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June 26, 2005

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intelligence (as measured by an IQ-type test) in childhood predicts substantial differences in adult morbidity and mortality

Could go the other way though, too.

illness etc etc in childhood predicts substantial differences in intelligence (as measured by an IQ-type test)

Didn't and won't read the article to see if they causality stats.

Like Varangy I was somewhat sceptical of this, so I did some digging of my own.

For some reason, the .pdf link would not load for me but not to be put off I did find this...

http://news.bbc.co.uk/1/hi/health/1260794.stm

including -

"Scientists studied IQ tests taken by 2,792 11-year-old children living in Aberdeen in 1932.

They then followed up to see who was still alive in 1997.

It was found that both men and women with higher IQ scores as children were much more likely to be alive 60 years later.

The researchers took an average IQ in the group as 100.

Those still living at the age of 76 had an average IQ score of 102 at the age of 11, while those who had died by 1997 had an average score of 97.7. "


Now to quibble just a bit, a study of 2,792 11-year-old children living in Aberdeen in 1932is not "Large epidemiological studies of almost an entire population in Scotland".

Another quibble, neither your link nor the Beeb article mentions the number of surviving participants from the original sample. From the point of view of statistics this is a fundamental in defining the dependability of the conclusions drawn. For example, if the number of survivors was 10, the conclusions would be weak to say the least. If there were 1,500 survivors, then the conclusion would be more dependable and a meaningful level of confidence could be calculated.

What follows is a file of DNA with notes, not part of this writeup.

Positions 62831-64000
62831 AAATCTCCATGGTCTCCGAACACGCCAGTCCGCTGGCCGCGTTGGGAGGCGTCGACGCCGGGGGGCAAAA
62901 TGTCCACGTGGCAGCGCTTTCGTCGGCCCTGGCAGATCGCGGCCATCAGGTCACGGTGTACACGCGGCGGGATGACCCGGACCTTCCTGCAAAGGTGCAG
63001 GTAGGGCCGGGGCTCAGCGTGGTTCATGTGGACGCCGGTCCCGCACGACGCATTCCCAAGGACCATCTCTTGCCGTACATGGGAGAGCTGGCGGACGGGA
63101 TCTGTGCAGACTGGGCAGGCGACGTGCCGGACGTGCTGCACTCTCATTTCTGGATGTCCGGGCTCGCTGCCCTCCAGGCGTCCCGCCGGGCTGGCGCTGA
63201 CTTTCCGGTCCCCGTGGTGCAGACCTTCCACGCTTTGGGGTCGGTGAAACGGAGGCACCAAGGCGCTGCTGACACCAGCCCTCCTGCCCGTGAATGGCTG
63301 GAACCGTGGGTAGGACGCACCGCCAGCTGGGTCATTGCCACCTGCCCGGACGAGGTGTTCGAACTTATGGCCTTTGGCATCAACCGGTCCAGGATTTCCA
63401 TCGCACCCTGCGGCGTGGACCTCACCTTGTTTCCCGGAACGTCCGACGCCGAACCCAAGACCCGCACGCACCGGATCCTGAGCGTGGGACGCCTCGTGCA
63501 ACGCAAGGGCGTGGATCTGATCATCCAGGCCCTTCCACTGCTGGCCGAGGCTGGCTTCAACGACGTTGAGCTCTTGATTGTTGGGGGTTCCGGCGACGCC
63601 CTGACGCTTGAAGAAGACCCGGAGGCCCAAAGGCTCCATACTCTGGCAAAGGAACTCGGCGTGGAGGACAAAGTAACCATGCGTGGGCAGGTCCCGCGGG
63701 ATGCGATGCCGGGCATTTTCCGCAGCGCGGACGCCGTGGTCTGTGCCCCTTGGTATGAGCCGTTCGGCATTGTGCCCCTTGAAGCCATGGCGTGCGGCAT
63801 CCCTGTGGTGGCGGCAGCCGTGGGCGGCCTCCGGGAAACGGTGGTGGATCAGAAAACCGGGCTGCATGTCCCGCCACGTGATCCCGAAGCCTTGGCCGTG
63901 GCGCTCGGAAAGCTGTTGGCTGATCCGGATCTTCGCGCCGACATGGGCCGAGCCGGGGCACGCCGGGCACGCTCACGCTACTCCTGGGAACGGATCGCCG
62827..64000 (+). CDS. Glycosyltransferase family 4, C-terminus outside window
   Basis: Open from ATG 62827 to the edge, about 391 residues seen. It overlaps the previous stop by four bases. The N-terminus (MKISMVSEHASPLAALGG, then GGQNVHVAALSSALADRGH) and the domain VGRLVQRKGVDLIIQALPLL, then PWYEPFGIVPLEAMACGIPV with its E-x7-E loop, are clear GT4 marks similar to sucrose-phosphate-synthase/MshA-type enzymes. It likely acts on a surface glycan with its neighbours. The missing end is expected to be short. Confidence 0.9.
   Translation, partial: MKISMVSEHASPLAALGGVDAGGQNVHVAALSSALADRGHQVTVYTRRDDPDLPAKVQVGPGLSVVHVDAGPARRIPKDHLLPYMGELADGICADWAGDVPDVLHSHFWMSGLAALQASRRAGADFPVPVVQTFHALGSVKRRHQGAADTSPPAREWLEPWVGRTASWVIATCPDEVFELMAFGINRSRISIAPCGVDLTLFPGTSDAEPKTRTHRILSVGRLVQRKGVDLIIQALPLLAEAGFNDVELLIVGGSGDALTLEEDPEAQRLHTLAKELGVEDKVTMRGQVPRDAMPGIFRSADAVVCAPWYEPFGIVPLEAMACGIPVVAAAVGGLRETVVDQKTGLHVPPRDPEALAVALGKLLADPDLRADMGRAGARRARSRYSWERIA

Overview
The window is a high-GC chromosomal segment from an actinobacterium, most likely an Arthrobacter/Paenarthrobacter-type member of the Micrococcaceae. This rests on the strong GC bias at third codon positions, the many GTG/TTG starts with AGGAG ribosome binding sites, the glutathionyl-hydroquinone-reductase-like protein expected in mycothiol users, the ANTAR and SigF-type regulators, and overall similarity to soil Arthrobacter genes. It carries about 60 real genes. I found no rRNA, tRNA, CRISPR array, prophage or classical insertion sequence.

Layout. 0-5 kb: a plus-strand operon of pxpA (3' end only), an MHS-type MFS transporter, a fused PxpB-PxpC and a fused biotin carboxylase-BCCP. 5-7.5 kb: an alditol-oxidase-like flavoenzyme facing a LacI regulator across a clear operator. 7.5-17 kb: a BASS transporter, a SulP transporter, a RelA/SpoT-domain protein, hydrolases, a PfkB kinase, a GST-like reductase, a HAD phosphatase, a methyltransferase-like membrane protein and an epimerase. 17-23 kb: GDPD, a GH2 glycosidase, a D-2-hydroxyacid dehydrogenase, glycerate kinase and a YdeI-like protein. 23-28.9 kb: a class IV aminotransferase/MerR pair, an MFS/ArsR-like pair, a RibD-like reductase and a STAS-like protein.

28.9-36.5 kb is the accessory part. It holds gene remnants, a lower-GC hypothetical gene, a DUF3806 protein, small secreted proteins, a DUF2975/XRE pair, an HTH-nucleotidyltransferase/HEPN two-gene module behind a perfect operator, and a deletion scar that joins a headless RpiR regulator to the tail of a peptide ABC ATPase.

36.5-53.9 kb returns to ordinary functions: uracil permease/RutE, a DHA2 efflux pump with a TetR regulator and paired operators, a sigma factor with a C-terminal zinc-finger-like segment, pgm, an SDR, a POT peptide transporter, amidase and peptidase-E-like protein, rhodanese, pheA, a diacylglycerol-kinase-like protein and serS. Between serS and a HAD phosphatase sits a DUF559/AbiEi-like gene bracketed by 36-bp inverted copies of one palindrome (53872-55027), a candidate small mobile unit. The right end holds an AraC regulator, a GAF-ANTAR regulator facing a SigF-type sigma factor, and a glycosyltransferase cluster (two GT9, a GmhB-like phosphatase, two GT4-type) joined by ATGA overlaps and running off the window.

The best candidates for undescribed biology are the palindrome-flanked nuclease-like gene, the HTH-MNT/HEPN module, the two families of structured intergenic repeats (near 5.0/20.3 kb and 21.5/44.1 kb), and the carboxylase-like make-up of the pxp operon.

What a pity I can't get hold of that .pdf... or any of Gustafsson.

Hi Half Sigma
One obvious connection between IQ and longevity is via genetic diseases that cause both low IQ and reduce lifespans. There are many of those. It would just take a few people with such diseases to skew the results.

There is research that shows poor people have shorter life expectancy than wealthy people. There also is a correlation between IQ test scores and wealth.

These correlations are small, but what causes what? Do poor people work in more physically demanding or more risky jobs, which shorten their life expectancy? Do wealthy people get better healthy care? Do wealthy people take better care of themselves, eat healthier foods, manage their weight better? Is any of this because wealthy people are smarter or because they are more wealthy?

I am not surprised at all that “smart” people are on average more wealthy and in better health. My issue with all this research is that I think IQ tests only measure one narrow aspect of what it means to be “smart”. That is why IQ test scores are only weakly correlated with success in later life.

mikeca, "success" is a pretty loaded word and it means different things to different people. And "weakly" isn't exactly what I'd say about the correlation between IQ scores and "success." I'd say it's "significantly" correlated, using the word significant to indicate that although the correlation is not anywhere close to 1.0, it's big compared to any other factors correlated with success.

And for some reason, there seems to be a lack of curioisity regarding why one person with a high IQ is a success while another is a failure. How do the two individuals differ? What are the mysterious other factors?

At the national level, IQ and life expectancy correlate at a statistically significant .85, the strongest correlation I've found of all the variables I've looked at (more than wealth, crime, even doctors per capita).

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